Vladimir Putin looked very much at ease.
In a much-viewed video this month, the Russian president settled deep into his armchair, wearing an expression of bored nonchalance. In a matter-of-fact tone, he likened himself to a modern-day Peter the Great, the empire-building Russian czar, and suggested that the conquest of a sovereign neighbor’s territory was not only justifiable, but laudable.
“Taking it back and strengthening it,” the 69-year-old Putin said, describing Peter’s 18th-century seizure of a strategic stretch of Baltic seacoast from Sweden. Now, he serenely told a group of Russian entrepreneurs, this duty “has also fallen to us.”
It might have been a deliberately over-the-top performance calculated to rattle Western allies at a particularly challenging juncture of the nearly 4-month-old Ukraine war. Such stagecraft comes naturally to the onetime KGB operative, longtime Putin watchers say.
But some observers saw something more: a mask not so much torn off as casually discarded. In launching his full-scale invasion on Feb. 24, Putin cited elaborate pretexts including an unfounded need to “de-Nazify” Ukraine; in the new video, he appeared to revert to an articulation of raw imperial ambition.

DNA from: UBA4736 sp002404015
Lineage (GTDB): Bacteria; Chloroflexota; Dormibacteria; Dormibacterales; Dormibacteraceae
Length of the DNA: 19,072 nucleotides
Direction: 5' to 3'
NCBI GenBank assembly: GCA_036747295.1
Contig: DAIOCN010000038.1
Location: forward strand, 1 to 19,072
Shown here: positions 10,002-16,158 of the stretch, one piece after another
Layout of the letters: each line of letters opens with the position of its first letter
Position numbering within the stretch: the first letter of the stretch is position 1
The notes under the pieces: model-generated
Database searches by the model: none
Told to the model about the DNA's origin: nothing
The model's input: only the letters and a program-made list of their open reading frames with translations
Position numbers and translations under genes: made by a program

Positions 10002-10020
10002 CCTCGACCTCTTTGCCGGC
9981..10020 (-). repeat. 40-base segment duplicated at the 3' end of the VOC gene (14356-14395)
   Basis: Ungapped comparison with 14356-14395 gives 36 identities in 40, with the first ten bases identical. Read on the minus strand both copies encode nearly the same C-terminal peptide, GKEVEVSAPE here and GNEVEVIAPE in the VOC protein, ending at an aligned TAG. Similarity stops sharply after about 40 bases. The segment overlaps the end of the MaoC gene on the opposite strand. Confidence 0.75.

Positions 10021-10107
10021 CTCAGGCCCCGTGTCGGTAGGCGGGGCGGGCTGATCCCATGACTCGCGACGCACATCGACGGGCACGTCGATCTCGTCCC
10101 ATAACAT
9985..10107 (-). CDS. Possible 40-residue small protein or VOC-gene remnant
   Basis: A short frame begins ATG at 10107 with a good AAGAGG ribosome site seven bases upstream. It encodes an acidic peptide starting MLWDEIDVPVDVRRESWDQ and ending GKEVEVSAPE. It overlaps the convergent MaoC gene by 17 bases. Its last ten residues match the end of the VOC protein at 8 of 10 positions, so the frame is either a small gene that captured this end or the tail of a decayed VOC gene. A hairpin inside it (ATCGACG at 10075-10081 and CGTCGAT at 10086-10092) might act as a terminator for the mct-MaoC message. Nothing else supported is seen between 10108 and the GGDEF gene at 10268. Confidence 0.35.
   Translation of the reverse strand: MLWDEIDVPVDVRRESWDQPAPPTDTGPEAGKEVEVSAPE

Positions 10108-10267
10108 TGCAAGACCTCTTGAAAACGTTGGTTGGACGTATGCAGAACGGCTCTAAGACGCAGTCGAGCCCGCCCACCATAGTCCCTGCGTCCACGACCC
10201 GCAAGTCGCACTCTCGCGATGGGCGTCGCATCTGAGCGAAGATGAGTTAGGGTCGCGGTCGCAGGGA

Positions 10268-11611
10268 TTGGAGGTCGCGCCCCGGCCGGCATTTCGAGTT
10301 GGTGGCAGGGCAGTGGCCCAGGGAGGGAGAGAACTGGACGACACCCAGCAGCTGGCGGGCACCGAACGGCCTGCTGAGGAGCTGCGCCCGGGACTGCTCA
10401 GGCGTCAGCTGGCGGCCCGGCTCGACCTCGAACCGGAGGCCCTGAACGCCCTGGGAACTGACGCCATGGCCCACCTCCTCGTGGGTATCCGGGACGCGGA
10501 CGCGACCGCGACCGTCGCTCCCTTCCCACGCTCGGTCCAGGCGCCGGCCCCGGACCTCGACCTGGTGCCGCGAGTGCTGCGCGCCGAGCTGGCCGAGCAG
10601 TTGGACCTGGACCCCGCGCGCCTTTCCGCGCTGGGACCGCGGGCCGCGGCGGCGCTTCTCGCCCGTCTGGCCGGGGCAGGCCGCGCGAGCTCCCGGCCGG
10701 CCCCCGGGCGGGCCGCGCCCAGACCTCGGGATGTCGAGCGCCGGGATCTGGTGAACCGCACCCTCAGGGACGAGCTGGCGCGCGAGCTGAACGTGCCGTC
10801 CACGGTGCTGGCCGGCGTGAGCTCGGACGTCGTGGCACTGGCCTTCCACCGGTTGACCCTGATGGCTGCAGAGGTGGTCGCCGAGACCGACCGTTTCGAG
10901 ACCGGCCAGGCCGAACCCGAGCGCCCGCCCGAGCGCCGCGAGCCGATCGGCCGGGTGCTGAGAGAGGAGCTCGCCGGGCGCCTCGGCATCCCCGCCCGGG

“The body language spoke volumes,” said Peter Dickinson, Ukraine editor for the Atlantic Council, a Washington-based think tank. “I think he really looked like a man with a weight off his shoulders — that he felt a sense of relief that the burden of maintaining these lies had been lifted.”
Since its early days, the war’s course has whipsawed from expectations of a swift Russian rollover of the government in Kyiv to an unexpectedly fierce and effective Ukrainian resistance and a grinding stalemate in the country’s industrial heartland, in which Russian forces have notched incremental but inexorable-seeming gains.
While the West for months has been seeking to punish Putin for the war with sweeping sanctions, allies of Ukraine are themselves experiencing painful economic blowback in the form of runaway inflation and soaring energy prices. The European Union is struggling to maintain a unified front in the face of disparate national interests, and Ukraine is describing the scale of Western-supplied weaponry as woefully inadequate.
All that comes against the ominous backdrop of a developing global food crisis that the Kremlin shows every sign of seeking to weaponize in coming months, with vast stores of Ukrainian grain mired in blockaded seaports and negotiations to ship it out to a hungry world at an apparent impasse.